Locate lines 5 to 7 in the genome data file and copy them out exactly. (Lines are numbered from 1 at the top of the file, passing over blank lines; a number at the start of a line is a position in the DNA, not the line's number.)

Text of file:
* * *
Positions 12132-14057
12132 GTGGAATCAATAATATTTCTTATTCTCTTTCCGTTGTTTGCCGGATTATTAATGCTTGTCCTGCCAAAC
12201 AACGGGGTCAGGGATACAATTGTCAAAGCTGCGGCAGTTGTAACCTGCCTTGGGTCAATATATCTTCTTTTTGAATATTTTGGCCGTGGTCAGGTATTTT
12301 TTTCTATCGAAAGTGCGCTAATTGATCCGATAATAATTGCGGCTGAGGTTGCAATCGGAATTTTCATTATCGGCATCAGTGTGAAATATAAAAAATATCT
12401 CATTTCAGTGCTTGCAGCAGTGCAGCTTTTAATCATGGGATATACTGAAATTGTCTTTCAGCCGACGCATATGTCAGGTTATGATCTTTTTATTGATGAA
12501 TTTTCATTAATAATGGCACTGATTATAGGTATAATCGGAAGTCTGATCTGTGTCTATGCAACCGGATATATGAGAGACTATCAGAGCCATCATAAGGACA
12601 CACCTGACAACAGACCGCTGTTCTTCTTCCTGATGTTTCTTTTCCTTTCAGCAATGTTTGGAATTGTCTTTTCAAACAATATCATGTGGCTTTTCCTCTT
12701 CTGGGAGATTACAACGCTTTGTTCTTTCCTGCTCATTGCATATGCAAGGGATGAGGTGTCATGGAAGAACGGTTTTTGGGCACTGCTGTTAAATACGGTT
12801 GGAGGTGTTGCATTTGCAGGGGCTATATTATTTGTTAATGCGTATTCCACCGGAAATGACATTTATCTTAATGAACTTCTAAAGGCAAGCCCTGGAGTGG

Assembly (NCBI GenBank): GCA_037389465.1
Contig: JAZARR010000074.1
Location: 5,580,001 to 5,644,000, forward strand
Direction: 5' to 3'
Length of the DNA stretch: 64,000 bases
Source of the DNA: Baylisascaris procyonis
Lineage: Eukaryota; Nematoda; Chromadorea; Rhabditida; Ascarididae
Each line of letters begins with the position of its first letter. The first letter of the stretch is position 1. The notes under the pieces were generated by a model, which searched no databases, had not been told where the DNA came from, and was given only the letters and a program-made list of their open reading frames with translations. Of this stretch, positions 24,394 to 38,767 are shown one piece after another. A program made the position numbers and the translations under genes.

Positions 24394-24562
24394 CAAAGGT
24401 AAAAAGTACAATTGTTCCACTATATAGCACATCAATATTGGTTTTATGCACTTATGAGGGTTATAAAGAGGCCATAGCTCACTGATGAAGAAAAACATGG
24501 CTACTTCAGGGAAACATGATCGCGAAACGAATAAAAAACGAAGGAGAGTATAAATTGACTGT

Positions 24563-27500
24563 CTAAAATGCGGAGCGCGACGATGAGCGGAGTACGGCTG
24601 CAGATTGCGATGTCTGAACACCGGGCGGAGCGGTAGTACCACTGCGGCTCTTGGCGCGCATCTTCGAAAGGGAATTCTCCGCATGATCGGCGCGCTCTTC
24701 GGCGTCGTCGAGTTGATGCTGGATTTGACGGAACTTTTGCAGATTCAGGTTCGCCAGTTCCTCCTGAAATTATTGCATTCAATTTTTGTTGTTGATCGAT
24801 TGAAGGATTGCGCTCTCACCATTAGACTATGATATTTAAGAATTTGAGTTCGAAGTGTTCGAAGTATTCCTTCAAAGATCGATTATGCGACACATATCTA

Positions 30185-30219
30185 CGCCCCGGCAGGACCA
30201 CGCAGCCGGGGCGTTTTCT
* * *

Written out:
12401 CATTTCAGTGCTTGCAGCAGTGCAGCTTTTAATCATGGGATATACTGAAATTGTCTTTCAGCCGACGCATATGTCAGGTTATGATCTTTTTATTGATGAA
12501 TTTTCATTAATAATGGCACTGATTATAGGTATAATCGGAAGTCTGATCTGTGTCTATGCAACCGGATATATGAGAGACTATCAGAGCCATCATAAGGACA
12601 CACCTGACAACAGACCGCTGTTCTTCTTCCTGATGTTTCTTTTCCTTTCAGCAATGTTTGGAATTGTCTTTTCAAACAATATCATGTGGCTTTTCCTCTT